Garrard County, Kentucky facts for kids
|Garrard County, Kentucky|
Location in the state of Kentucky
Kentucky's location in the U.S.
|Founded||December 17, 1796|
234 sq mi (606 km²)
230 sq mi (596 km²)
3.9 sq mi (10 km²), 1.7%
74/sq mi (29/km²)
|Time zone||Eastern: UTC-5/-4|
|Named for: James Garrard|
Garrard County (// GAIR-id;) is a county located in the U.S. state of Kentucky. As of the 2010 census, the population was 16,912. Its county seat is Lancaster. The county was formed in 1796 and was named for James Garrard, Governor of Kentucky from 1796 to 1804. It is a prohibition or dry county but Lancaster is wet. Lancaster was founded as a settlement of log cabins in 1776 at a springs that later provided a constant source of water to early pioneers. It is one of the oldest city's in the Commonwealth. Boonesborough, 25 miles to the east, was founded by Daniel Boone in 1775. Lexington, 28 miles to the north, was founded in 1775. Stanford, originally known as St. Asaph, is 10 miles south of Lancaster. It too was founded in 1775. The oldest permanent settlemenet in Kentucky, Harrodsburg, was founded in 1774 and is 18 miles to the west. The present day courthouse is one of the oldest courthouses in Kentucky in continuous use.
Garrard County was formed in 1796 from parts of Lincoln County, Madison County and Mercer County and was the 25th county of Kentucky out of 120. It was named for Col. James Garrard, second Governor of Kentucky and acting governor at the time of the county's establishment.
Harriet Beecher Stowe, author of Uncle Tom's Cabin, visited the Thomas Kennedy home located in the Paint Lick section of Garrard County in her only visit to the South while gathering material for the book. The cabin of the inspiration for Uncle Tom stood behind the plantation house. County officials intend to recreate the slave cabin on the grounds of the Governor William Owsley House.
Garrard County is historically a Whig and Republican County. Its early political leaders were outspoken supporters of Henry Clay. It was strongly pro-Union during the Civil War and has remained a Republican stronghold in the Bluegrass Region which was, until recently, largely Democratic. Histories from the Civil War era record that "On August 6, 1861, Union recruits marched into Camp Dick Robinson [in north Garrard County], making it the first Federal base south of the Ohio River. Union military figures such as Col. George C. Kniffen stated "the wisdom of President Lincoln commissioning . . .Gen. William Nelson to organize a military force on the [neutral] soil of Kentucky" prevented making the state a "battle ground for many months" and ... thereby changed the whole direction of the war. In 1864, Secretary of the Treasury Salmon P. Chase declared in a speech at Louisville "when Kentucky faltered, hesitated" in the early stages of the Civil War, that [its] undecided "status was settled by Gen. Nelson, at Camp Dick Robinson." Six years later, Indiana Senator Daniel D. Pratt reported to the U. S. Senate that Camp Dick Robinson "was one of the most noted military encampments of the war. . . . From its admirable locality and advantages, it was almost indispensable for the successful operations of the" War. Correspondence from President Lincoln indicates the Camp's importance militarily as well as sympbolically, since pro-Southern elements in Kentucky's state government urged Lincoln to close it.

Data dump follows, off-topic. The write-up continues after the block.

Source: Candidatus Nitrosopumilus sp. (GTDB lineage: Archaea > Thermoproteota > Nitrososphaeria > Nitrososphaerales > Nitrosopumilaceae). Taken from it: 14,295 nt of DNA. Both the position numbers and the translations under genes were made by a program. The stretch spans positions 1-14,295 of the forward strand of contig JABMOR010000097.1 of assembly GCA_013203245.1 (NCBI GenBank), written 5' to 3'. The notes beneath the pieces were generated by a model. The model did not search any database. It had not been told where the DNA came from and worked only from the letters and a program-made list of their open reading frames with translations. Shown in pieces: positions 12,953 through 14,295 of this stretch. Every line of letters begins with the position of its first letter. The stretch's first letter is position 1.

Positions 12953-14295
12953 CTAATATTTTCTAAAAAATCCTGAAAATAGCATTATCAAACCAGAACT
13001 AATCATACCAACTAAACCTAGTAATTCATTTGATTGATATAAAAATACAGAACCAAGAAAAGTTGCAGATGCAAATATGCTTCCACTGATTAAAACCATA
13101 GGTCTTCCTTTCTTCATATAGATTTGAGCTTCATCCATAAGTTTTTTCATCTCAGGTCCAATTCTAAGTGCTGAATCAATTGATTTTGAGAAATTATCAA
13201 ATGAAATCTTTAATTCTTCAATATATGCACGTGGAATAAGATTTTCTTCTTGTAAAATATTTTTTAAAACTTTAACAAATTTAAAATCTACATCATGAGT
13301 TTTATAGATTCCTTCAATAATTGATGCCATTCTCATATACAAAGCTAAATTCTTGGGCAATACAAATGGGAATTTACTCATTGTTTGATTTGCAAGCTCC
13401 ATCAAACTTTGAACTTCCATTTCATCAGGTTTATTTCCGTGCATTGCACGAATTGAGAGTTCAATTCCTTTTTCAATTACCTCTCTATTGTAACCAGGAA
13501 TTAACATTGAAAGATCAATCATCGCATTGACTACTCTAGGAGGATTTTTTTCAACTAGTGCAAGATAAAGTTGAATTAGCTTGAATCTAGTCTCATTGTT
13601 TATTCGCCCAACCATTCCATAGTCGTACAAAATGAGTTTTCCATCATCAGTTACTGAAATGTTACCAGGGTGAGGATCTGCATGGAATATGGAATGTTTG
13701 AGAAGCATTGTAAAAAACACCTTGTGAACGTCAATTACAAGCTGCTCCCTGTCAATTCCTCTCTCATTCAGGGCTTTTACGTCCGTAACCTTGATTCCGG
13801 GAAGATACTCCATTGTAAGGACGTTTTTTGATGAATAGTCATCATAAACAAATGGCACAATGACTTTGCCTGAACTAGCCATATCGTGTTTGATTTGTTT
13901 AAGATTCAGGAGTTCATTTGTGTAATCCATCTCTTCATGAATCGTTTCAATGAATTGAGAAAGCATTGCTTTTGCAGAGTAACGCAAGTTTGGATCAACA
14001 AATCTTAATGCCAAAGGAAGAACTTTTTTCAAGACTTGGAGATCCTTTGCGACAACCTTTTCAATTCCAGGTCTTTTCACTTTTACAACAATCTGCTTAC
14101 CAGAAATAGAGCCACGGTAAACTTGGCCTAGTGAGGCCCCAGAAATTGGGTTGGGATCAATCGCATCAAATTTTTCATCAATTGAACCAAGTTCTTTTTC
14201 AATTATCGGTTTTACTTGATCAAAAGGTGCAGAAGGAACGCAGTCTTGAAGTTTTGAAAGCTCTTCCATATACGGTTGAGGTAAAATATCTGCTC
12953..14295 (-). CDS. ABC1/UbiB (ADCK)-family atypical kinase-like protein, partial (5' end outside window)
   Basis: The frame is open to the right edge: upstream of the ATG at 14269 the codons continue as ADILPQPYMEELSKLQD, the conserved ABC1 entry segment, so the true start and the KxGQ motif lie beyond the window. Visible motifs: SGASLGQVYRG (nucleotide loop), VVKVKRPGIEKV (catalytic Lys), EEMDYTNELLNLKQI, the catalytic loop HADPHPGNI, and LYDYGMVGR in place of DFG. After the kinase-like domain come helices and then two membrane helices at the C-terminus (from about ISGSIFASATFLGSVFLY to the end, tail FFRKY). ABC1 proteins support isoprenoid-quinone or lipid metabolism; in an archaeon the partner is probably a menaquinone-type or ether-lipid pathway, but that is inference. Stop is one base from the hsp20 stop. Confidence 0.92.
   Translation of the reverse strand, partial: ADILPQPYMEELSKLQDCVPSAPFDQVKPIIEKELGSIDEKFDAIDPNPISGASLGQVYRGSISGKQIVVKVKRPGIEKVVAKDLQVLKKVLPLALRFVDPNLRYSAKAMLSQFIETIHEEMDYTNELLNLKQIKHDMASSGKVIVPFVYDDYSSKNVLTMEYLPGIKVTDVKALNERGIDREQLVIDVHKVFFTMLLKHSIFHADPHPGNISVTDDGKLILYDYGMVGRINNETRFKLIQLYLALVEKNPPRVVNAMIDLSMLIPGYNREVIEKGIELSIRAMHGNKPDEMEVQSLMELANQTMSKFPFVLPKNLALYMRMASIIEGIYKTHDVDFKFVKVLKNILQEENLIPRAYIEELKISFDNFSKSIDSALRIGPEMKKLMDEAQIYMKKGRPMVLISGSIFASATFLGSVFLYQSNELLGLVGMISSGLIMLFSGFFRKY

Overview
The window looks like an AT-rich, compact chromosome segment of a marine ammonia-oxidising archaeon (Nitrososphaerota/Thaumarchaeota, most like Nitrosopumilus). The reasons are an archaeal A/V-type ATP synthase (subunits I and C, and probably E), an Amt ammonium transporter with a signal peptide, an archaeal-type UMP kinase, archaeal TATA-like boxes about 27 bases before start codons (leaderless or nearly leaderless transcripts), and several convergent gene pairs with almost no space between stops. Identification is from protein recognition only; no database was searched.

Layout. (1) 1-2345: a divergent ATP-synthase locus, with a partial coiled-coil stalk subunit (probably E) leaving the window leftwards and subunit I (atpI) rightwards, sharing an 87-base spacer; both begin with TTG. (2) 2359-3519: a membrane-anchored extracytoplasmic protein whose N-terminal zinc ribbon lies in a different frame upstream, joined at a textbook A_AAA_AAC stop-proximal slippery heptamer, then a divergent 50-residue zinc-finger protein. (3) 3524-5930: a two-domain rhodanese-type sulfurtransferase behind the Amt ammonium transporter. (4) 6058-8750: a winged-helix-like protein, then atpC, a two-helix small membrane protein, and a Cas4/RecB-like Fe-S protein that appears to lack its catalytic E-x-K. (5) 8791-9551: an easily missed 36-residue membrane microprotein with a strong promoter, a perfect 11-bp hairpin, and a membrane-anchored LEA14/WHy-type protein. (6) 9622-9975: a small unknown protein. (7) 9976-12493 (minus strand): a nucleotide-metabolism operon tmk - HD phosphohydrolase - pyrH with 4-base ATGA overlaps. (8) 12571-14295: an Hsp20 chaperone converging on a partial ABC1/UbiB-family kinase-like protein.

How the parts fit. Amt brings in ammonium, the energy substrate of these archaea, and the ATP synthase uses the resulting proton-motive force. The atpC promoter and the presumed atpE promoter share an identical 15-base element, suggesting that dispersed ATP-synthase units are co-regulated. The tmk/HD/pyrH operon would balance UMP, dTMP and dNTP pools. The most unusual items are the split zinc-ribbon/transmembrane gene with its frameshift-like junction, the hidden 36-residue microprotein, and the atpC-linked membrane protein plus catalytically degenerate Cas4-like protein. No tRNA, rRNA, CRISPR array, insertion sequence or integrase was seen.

According to the U.S. Census Bureau, the county has a total area of 234 square miles (610 km2), of which 230 square miles (600 km2) is land and 3.9 square miles (10 km2) (1.7%) is water.
- Jessamine County (north)
- Madison County (northeast)
- Rockcastle County (southeast)
- Lincoln County (southwest)
- Boyle County (west)
- Mercer County (northwest)
- John Michael Montgomery's 1995 hit "Sold (The Grundy County Auction Incident)" was filmed at the Garrard County Stockyards.
- Portions of John Michael Montgomery's 1997 hit "I miss you a little" were filmed in Garrard County.
- Portions of the 1957 movie "Raintree County" were filmed in Garrard County.
- In 2009, Garrard Economic Development Director Nathan Mick and local filmmaker Parker Young produced a short video titled: "It's Garrard County" a community effort to introduce the county to the world using new media.
|U.S. Decennial Census
As of the census of 2000, there were 14,792 people, 5,741 households, and 4,334 families residing in the county. The population density was 64 per square mile (25/km2). There were 6,414 housing units at an average density of 28 per square mile (11/km2). The racial makeup of the county was 95.75% White, 3.06% Black or African American, 0.13% Native American, 0.04% Asian, 0.43% from other races, and 0.59% from two or more races. 1.32% of the population were Hispanic or Latino of any race.
There were 5,741 households out of which 33.40% had children under the age of 18 living with them, 62.60% were married couples living together, 9.40% had a female householder with no husband present, and 24.50% were non-families. 21.10% of all households were made up of individuals and 9.50% had someone living alone who was 65 years of age or older. The average household size was 2.56 and the average family size was 2.95.
By age, 24.40% of the population was under 18, 8.10% from 18 to 24, 30.90% from 25 to 44, 23.60% from 45 to 64, and 13.00% were 65 or older. The median age was 37 years. For every 100 females there were 96.80 males. For every 100 females age 18 and over, there were 93.00 males.
The median income for a household in the county was $34,284, and the median income for a family was $41,250. Males had a median income of $30,989 versus $21,856 for females. The per capita income for the county was $16,915. About 11.60% of families and 14.70% of the population were below the poverty line, including 19.10% of those under age 18 and 17.00% of those age 65 or over.
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